The menstrual cycle and the phase of your pregnancy might be confirmed or changed by a second-trimester ultrasound within 10 to 14 days. The placenta, the amniotic fluid, and the fetal anatomy can all be examined during a second-trimester ultrasound.

Triple Screen Test

Most people under 35 are given the option of a triple screen test during the second trimester. It is also called “AFP plus” or “multiple marker screening.” The mother’s blood is examined for three substances during the test: AFP, hCG, and estriol.

  • Screening exams seek unusually high concentrations of certain drugs. Usually, the test is administered between weeks 15 and 22 of pregnancy. The ideal testing window is somewhere between 16 and 18 weeks.
  • Prenatal anomalies, including trisomy 18 syndrome, Down syndrome, and spina bifida, can be found using triple-screen testing.

The abnormal triple-screen test results don’t always indicate a problem. Instead, additional testing is performed because it might suggest a risk. Doctors may suggest Amniocentesis or chorionic villus sampling if the risk is higher in specific cases. Although these tests are more accurate, they have a higher risk of problems than the triple screen test. 

Cell-Free Fetal DNA Test

A cell-free fetal DNA test can determine the likelihood that your unborn child will have a chromosomal issue. This more recent test is often provided to women whose pregnancies are more likely to result in trisomy 13, 18, or 21.

This test is used for screening purposes only, not for diagnosis. In other words, if your CFF DNA test is positive, you’ll require a diagnostic test to determine a chromosomal issue in your child.

The placenta releases genetic material called cell-free fetal DNA. Your blood can be tested for it. It reveals your baby’s genetic composition and can identify chromosomal problems.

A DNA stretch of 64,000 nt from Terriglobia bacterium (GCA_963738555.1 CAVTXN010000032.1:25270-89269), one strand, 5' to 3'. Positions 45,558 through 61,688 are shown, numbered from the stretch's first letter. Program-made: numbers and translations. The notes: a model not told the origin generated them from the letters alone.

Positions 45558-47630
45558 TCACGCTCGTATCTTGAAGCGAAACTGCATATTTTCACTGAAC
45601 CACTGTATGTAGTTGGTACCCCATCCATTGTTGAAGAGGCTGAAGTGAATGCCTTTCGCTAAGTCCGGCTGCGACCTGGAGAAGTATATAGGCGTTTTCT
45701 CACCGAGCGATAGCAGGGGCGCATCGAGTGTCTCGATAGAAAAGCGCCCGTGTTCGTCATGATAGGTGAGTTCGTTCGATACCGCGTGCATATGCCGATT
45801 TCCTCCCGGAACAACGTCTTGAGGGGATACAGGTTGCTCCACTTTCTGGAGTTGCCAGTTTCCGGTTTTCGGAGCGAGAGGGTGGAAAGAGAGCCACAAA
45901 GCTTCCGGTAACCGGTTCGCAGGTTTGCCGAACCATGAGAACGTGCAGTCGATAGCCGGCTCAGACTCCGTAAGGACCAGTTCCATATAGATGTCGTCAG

Amniocentesis, unlike the triple screen tests, can offer a conclusive diagnosis.

  • The process known as Amniocentesis is regarded as intrusive. There is little chance of miscarriage. During this operation, your doctor will puncture your skin and the amniotic sac with a needle to collect a specimen of your amniotic fluid. Your amniotic fluid will be examined for any genetic and chromosomal anomalies in your unborn child.
  • Whether you want to complete this test is up to you. Go for this test only when the advantages of the test results surpass the hazards of doing the test.

Amniocentesis might not be helpful for you if finding out that your child has Down syndrome will not affect how the pregnancy progresses.

One-Hour Glucose Tolerance Test

All pregnant women should have a 1-hour oral glucose tolerance test to check for gestational diabetes.

For this test, you’ll need to consume a sugar solution, typically comprising 50 grams of sugar. After an hour, your blood will be obtained to measure your blood sugar level.

  • Your doctor will advise a 3-hour glucose tolerance test if your glucose test results are abnormal. This is comparable to the one-hour exam. After three hours, blood will be collected from you.
  • Your body has a hard time balancing the quantity of sugar in your blood if you have gestational diabetes. For a healthy delivery, blood sugar regulation is crucial.

If you have gestational diabetes, you might need to take medication, adjust your eating and exercise routines, or both.

Additional Tests

Your doctor may order extra tests for the following, based on your obstetrical history and present health:

  • Platelet count in the blood
  • RPR is a fast plasma reagin test for syphilis, 
  • Bacterial vaginosis
  • STIs

A blood sample is needed for some of these tests, while a urine sample is required for others. Your doctor might also need to swab your vagina, cheek, or cervix to check for infections.

Blood and platelet testing might spot immune system weaknesses or issues with blood clotting, which can make pregnancy and childbirth more difficult.

Baby Bump at 4 Months Pregnant 

Baby Bump at 4 Months Pregnant 
Baby Bump at 4 Months Pregnant 

You will acquire weight at your rate. Run the numbers by your doctor if you’re unsure whether you’re gaining the right amount of weight or not; they’ll be able to give you a general idea of what constitutes a healthy amount of weight gain during the second trimester of pregnancy, given their knowledge of your medical records and your body size.

No matter how much weight you have or haven’t gained, your baby bump is probably starting to show. It can still be very little or nonexistent if you expect it for the first time.

Your child may be about five inches long and weigh close to five ounces by the end of this month.

Checklist for 4-Month pregnancy 


  • A growing infant requires a lot of nutrition, just like the mother does. Hence, it’s crucial to ensure you’re getting enough vitamin D.